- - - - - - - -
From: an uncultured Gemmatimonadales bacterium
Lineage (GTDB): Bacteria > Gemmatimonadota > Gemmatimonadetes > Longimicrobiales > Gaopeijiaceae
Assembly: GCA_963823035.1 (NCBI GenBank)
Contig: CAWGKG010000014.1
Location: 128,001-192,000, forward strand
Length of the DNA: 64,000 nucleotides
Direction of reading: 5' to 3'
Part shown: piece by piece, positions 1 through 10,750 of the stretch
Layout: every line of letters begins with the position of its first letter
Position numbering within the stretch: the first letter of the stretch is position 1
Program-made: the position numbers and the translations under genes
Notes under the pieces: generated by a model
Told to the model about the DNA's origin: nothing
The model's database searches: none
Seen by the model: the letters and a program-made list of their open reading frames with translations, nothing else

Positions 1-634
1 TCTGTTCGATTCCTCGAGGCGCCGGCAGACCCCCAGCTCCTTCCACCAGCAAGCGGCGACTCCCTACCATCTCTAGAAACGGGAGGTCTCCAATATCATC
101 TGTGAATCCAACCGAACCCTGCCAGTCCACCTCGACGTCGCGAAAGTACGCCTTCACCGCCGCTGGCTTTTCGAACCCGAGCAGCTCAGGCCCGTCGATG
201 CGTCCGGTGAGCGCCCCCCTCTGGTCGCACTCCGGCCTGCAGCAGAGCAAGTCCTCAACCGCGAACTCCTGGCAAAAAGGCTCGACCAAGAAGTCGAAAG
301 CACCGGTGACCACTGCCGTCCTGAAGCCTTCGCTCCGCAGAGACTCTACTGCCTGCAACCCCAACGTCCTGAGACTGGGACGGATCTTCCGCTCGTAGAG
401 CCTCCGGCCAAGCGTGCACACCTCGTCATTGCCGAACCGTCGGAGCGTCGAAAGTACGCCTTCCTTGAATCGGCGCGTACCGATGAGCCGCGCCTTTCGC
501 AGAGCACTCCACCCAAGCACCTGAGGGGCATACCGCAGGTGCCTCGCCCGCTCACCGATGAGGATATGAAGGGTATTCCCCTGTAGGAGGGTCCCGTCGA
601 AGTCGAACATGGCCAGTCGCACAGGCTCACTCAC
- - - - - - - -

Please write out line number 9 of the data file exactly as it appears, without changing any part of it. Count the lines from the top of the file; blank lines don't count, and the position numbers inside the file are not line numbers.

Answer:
Layout: every line of letters begins with the position of its first letter